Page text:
Published: Sunday 15 October 2000

safe fuel: Norwegian researchers have started testing a new type of fuel designed to burn plutonium without breeding it. If successful, it could help rid the world of its stockplies of plutonium waste from nuclear weapons and power stations. Before it is irradiated in reactors, plutonium is mixed with uranium oxide, some of which is changed into more plutonium by the radiation. In the "inert matrix fuel" being tested at the Halden research reactor in Norway, the uranium is replaced by a compound called yttrium-stabilised zirconium oxide. This will still produce radioactive waste, but with a much shorter life than plutonium, which poses a threat for tens of thousands of years.

ecoauditing product: Ernest & Young, the global audit and consultancy organisation. has launched an environmental accounting product. The product, is being envisaged as a technique to identify, measure and allocate environmental costs, integrate such costs into business decisions and finally convey these to the stakeholders. According to the officials of the consultancy, the need to have the product arose from the fact that corporate organisations will be, in future, managing a number of issues related to the environment.

biomass atlas: A national biomass resource atlas is being prepared in pursuance of the India's agricultural policy. The atlas will help in boosting power generation from biomass, according to government authorities. The National Biomass Resource Assessment Programme has been assigned the task to study biomass use and availability in various talukas and then prepare the atlas. The programme has already studied 150 talukas and further 175 will be studied soon.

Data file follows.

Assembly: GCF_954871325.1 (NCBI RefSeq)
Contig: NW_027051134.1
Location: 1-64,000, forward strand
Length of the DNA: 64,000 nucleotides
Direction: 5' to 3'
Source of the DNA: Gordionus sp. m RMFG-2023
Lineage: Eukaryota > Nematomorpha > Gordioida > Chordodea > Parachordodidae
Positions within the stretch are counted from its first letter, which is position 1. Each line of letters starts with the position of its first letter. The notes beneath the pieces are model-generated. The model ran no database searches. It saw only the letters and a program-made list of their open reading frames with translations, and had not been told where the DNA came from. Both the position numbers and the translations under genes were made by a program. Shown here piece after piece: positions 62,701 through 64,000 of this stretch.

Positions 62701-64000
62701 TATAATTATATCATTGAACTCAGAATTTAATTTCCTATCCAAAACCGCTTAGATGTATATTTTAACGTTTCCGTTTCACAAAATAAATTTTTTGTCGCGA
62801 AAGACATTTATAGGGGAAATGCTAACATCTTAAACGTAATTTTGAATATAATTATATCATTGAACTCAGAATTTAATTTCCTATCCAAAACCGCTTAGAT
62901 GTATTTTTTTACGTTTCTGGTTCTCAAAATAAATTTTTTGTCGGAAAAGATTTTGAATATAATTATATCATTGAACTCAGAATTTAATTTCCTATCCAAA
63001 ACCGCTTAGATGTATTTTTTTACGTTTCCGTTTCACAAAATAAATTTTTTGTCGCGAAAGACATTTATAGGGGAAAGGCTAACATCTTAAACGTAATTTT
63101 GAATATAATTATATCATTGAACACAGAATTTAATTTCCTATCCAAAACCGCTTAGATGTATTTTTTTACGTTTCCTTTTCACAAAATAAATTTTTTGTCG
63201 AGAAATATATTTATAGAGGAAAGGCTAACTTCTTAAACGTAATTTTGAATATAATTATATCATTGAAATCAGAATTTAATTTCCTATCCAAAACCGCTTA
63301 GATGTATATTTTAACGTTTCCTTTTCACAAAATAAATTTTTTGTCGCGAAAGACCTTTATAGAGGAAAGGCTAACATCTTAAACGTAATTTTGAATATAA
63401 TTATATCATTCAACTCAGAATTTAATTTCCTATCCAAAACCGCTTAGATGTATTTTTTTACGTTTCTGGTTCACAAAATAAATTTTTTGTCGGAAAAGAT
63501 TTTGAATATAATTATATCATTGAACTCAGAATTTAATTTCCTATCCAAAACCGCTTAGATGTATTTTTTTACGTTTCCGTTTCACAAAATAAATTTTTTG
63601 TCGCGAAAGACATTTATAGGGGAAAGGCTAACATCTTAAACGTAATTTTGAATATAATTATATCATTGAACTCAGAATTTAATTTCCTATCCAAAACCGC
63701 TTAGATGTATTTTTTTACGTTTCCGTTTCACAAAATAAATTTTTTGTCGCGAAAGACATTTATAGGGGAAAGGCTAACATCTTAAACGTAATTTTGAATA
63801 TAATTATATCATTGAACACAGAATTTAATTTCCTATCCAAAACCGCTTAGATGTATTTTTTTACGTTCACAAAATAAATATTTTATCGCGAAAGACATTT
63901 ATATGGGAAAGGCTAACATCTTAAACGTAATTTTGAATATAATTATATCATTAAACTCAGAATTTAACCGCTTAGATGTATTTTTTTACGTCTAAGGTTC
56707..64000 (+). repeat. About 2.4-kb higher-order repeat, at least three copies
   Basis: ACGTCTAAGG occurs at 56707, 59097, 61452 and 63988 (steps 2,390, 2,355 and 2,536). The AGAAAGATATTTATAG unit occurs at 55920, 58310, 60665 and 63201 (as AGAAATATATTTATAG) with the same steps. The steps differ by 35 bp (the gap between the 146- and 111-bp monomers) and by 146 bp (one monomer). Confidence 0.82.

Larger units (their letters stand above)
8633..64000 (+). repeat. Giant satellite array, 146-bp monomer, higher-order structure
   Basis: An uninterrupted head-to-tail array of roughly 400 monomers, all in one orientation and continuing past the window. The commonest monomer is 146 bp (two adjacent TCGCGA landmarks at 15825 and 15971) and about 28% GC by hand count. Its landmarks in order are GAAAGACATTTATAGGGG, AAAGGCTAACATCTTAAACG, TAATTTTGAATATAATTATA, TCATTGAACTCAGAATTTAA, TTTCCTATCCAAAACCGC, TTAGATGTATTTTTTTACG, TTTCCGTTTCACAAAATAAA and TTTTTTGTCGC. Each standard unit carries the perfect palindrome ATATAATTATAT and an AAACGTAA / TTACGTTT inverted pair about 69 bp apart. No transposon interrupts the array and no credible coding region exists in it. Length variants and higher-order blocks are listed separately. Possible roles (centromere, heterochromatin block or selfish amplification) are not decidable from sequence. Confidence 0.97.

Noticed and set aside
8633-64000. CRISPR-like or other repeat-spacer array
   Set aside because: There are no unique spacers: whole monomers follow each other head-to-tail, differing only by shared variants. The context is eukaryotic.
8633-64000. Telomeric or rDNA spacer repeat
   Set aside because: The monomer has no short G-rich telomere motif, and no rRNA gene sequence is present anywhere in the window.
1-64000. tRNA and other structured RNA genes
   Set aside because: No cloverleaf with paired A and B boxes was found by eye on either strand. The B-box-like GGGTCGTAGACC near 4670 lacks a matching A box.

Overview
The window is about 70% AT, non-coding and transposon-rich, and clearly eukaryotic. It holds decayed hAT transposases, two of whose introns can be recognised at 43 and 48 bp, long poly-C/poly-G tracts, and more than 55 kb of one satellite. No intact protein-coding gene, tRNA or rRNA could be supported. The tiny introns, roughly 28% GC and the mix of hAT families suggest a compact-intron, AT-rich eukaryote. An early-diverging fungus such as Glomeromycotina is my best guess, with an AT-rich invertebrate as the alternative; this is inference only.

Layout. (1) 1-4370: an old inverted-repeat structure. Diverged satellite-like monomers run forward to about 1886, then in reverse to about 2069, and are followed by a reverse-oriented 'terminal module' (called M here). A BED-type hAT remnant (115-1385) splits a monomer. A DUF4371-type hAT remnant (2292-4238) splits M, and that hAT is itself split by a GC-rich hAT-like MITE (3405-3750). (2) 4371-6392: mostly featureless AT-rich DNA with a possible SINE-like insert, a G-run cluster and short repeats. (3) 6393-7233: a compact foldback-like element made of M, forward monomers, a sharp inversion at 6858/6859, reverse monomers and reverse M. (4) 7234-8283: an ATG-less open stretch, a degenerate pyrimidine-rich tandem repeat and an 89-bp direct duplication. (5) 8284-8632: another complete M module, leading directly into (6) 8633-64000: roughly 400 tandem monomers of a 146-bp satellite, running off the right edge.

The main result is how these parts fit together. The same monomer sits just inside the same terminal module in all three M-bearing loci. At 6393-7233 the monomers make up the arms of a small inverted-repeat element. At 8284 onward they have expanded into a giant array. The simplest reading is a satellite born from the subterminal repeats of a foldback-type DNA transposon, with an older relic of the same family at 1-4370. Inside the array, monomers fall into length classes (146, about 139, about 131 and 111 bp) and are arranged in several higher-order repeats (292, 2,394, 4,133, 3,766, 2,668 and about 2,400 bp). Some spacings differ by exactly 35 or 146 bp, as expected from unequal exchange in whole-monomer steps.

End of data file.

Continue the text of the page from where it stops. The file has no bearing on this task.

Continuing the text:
waste utilising plant: Tamil Nadu's first power plant using solid waste as fuel is being set up at Perungudi, Chennai. The 15 megawatts plant will utilise solid waste to produce electricity, without leading to air pollution, as no toxic fumes will be released into the atmosphere. Power generated at the plant will be bought by the Tamil Nadu State Electricity Board. The plant will be built and managed by Australia-based Energy Development Limited.

safe technique: Incinerating waste leads to pollution. But, now researchers of Colorado have developed a technique which they claim will help in lowering the no x emissions. Using a silica-allumunia catalyst, with high energy radio waves in the flue of an incernator, lowers the NO x emissions. Very thin and porous layers are placed on an inert plate that is put in the flue. A high electromagnetic field heats up the catalyst and this is extremely effective at breaking down NO x .

simple yet clean: A new car, Nissan's Sentra CA, is a good example of the fact that exotic remedies for air pollution, such as all-electric cars, may not really be necessary to reduce carbon emissions. The car meets California's tough regulations for Super-Ultra-Low- Emission Vehicles. The Sentra CA uses a trio of three-way catalytic converters that limits pollutant escape. An electrically controlled swirl control valve helps reduce hydrocarbon emissions during startup. While plying on the road, Sentra CA emits fewer vapours as compared to a normal car parked with its engine off, because the car's exhaust system and metal gas tank prevents evaporative emissions.

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